Are we going to be swiping right on robots?
The porn industry is worth billions and its exponential growth – due to the proliferation of high-speed internet and a healthy dose of Viagra – shows no sign of slowing down. There is a race to develop realistic sexbots, who emerge from their packaging complete with perfectly warm silicone skin, and it’s only a matter of time before these robots are opening our doors and climbing into our beds.
How will the advent of sexbots change our relationship to sex and our relationships with each other? Will we program our robots to say no? To feel love and jealousy?
Join computer scientist and sex robot expert Kate Devlin for an intimate discussion about how technological advancements in robotics will affect gender, politics, sexuality and surveillance.
This event is presented by the UNSW Centre for Ideas and is a part of the UNSW Grand Challenge: Living with 21st Century Technology.
The Roundhouse is located at UNSW Sydney's Kensington Campus, E6 on this map (PDF). You can be dropped off close to the Roundhouse north entrance (D5 on map). Vehicles need to arrive via High Street, Gate 2, follow the road to Third Avenue and turn onto 1st Ave West. The closest accessible parking is available in the Western Campus Car Park on Anzac Parade (G2 on map).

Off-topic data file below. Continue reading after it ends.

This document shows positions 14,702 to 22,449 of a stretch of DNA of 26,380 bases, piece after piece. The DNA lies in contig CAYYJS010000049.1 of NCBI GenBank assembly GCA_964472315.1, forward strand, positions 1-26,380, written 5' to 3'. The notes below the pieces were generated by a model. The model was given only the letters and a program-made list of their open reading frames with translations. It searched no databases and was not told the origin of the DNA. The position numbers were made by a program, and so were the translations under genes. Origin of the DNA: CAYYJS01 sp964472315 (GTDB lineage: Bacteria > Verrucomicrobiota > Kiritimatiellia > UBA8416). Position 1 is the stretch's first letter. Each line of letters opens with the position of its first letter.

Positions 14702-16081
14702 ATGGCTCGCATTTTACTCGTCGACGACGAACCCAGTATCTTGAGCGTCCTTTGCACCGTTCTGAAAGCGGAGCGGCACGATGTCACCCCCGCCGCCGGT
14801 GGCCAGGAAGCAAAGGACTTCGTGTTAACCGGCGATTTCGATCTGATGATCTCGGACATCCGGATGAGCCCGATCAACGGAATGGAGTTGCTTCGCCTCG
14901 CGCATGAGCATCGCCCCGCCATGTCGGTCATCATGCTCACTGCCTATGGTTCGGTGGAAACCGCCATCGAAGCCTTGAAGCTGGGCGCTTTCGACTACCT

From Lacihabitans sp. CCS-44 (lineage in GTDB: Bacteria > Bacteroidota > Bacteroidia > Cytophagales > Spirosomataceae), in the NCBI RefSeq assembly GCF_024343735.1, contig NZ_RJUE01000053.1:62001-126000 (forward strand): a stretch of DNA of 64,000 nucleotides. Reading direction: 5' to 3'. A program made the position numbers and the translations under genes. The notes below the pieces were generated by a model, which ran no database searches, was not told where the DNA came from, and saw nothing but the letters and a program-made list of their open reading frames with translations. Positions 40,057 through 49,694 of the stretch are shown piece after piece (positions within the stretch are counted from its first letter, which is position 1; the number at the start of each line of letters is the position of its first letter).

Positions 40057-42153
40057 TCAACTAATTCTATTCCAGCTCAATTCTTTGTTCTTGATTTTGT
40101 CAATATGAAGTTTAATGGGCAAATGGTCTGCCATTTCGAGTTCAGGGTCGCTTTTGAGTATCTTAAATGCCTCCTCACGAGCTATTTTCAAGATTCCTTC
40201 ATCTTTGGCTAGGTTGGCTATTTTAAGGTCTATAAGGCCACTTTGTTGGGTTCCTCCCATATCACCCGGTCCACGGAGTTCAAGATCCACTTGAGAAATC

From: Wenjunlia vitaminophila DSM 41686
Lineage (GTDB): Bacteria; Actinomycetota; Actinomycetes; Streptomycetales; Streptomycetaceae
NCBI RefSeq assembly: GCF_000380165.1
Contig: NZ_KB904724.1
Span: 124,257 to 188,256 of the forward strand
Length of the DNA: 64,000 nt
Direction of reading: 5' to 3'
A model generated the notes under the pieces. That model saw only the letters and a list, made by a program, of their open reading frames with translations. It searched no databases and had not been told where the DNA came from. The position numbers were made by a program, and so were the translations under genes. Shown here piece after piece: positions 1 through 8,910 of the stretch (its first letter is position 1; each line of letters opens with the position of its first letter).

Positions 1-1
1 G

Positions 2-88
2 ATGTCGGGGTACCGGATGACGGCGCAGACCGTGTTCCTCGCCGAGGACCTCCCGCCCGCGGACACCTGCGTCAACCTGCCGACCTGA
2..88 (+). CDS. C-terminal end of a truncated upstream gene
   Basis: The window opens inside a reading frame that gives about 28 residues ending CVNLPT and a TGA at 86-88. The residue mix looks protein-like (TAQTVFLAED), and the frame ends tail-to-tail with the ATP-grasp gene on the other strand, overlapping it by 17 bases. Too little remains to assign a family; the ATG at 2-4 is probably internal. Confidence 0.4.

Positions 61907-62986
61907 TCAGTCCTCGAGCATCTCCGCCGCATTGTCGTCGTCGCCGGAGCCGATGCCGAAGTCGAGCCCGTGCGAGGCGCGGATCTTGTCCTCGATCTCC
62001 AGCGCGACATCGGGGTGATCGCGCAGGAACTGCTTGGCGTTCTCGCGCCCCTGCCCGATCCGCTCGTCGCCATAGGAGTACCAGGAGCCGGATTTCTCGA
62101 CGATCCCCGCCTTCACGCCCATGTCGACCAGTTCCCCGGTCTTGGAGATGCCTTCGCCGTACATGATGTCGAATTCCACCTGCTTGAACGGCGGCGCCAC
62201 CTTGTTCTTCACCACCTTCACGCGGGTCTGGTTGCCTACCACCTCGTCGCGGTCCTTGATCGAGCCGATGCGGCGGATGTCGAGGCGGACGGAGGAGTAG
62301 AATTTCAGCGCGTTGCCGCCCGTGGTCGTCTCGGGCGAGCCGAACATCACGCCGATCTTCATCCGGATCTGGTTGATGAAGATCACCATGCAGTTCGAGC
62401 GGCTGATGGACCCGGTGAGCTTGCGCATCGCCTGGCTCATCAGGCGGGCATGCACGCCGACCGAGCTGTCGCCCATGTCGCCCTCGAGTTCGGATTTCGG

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Kate Devlin is Senior Lecturer in the Department of Digital Humanities at King's College London. Having begun her career as an archaeologist before moving into computer science, Devlin’s research is in the fields of human computer interaction (HCI) and artificial intelligence (AI). She investigates how people interact with and react to technology in order to understand how emerging and future technologies will affect us and the society in which we live. Devlin has become a driving force in the field of intimacy and technology, running the UK's first sex tech hackathon in 2016. In short, she has become the face of sex robots – quite literally in the case of one miscaptioned tabloid photograph. She was probably the first person to say "sex robots" in the House of Lords – in an official capacity, at least. Her book on the subject, Turned On, was published in 2018.